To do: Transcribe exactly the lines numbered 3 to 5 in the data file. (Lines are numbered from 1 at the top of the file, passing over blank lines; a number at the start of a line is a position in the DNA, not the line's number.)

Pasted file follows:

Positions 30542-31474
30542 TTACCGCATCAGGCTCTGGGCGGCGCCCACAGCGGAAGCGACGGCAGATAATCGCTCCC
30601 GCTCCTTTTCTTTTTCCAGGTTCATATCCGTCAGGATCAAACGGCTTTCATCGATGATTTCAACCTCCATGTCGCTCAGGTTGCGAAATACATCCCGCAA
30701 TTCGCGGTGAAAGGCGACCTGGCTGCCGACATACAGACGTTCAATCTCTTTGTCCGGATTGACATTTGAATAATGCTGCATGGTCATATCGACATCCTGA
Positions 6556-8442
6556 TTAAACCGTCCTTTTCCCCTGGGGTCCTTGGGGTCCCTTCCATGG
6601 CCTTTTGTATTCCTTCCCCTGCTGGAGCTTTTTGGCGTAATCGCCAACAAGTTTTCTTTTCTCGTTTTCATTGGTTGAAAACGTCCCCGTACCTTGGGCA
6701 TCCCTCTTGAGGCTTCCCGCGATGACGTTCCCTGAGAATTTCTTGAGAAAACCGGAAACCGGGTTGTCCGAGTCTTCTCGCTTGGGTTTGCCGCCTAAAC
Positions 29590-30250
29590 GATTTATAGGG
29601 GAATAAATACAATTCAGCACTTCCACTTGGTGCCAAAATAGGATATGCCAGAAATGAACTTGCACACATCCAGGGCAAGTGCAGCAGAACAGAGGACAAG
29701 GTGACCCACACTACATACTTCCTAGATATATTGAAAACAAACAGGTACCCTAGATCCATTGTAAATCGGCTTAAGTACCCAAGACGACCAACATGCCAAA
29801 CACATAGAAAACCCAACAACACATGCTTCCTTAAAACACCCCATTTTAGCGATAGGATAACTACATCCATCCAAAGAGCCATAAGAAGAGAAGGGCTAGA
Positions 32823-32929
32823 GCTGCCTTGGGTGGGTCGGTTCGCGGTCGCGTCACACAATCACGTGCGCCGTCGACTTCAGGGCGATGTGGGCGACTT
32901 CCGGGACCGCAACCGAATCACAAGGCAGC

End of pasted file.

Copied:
30601 GCTCCTTTTCTTTTTCCAGGTTCATATCCGTCAGGATCAAACGGCTTTCATCGATGATTTCAACCTCCATGTCGCTCAGGTTGCGAAATACATCCCGCAA
30701 TTCGCGGTGAAAGGCGACCTGGCTGCCGACATACAGACGTTCAATCTCTTTGTCCGGATTGACATTTGAATAATGCTGCATGGTCATATCGACATCCTGA
Positions 6556-8442